The Happy Hypocrite

The Happy Hypocrite by Max Beerbohm is the story of Lord George Hell who everyone agreed was one of the most wicked men who ever lived. His drinking, gambling and corrupt living made him a source of constant grief to his family and an embarrassment to all who knew him.

One evening at the theatre in London he saw on the stage a beautiful young actress, Miss Jenny Mere, and fell in love with her. That very evening he declared his love and asked her to be his bride. She was flattered by his proposal but told him she could never marry him.

Heartbroken by her refusal, Lord George cried, “My wealth, my rank, my love, my total devotion, I lay them at your feet. I will wait for you a year, a decade, if you but bid me hope!” Jenny was deeply touched but said, “My love must be freely given, and I could give it only to a man with the honest and open face of a saint.”

Confused, Lord George spent the night wandering the streets, heartbroken. In the morning he stumbled upon a mask maker’s shop. He bought a saint’s face mask, custom made to bear the mark of true love and it was applied to his face with care. With the disguise, Lord George won the heart of his beloved and they were married.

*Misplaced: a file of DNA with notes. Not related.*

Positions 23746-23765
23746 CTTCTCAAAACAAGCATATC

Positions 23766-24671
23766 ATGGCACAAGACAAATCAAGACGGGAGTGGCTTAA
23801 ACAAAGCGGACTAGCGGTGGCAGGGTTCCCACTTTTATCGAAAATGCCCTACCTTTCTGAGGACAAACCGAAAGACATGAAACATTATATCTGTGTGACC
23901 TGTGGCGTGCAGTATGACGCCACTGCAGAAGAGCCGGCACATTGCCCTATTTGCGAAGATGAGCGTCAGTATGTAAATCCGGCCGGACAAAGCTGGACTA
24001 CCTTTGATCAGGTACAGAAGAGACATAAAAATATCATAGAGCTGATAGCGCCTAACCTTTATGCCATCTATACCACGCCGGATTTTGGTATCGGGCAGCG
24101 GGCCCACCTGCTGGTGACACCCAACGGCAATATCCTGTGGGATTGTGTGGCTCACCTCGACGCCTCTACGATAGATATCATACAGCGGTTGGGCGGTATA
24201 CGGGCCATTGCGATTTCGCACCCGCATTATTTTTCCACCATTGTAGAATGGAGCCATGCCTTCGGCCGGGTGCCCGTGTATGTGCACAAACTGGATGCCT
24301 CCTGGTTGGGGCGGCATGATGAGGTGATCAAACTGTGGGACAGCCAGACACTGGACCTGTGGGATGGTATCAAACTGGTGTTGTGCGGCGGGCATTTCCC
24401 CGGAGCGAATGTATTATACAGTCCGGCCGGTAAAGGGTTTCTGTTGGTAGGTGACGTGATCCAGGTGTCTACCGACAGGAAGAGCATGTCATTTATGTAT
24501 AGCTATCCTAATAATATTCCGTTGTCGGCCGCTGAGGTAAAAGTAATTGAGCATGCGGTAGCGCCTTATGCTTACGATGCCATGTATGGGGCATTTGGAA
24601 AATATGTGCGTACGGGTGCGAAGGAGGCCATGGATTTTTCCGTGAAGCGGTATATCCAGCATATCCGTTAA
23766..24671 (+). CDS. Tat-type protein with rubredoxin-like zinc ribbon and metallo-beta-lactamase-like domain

Lord George made a total moral conversion. He returned all of his ill-gotten wealth to those whom he had cheated, donated all of his excess wealth to those in need and was kind and helpful to everyone. He and Jenny bought a woodman’s cottage and there lived a quiet and happy life together.

Then one day a strange woman of the streets who knew his secret came to their home. She had seen him enter and leave the mask maker’s shop. There in the presence of Jenny she ripped the mask from his face. As she did, she stepped back in disbelief. Lord George’s face no longer bore the ugly lines of his former self, reflecting his sinful and selfish ways. His countenance had taken on the features of the mask, reflecting goodness, purity and love.

Lord George fell at Jenny’s feet and begged her to forgive him for deceiving her. “I don’t understand,” she said, “Why did you cover your face with a mask? You are far more handsome than the mask.” It was true. The hard cruel lines were gone. Lord George with changed thoughts and deeds had changed his life—and his face!

Paul was talking about such changes, changes you and I can make in our lives, when he wrote, “Whatever is true, whatever is honorable, whatever is just, whatever is pure, whatever is lovely . . . think on these things.” Rev. Nichols is Minister Emeritus of First Christian Church, Temple, where he was senior minister for 23 years. He writes a religious column for several newspapers.

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2013-09-12 digital edition

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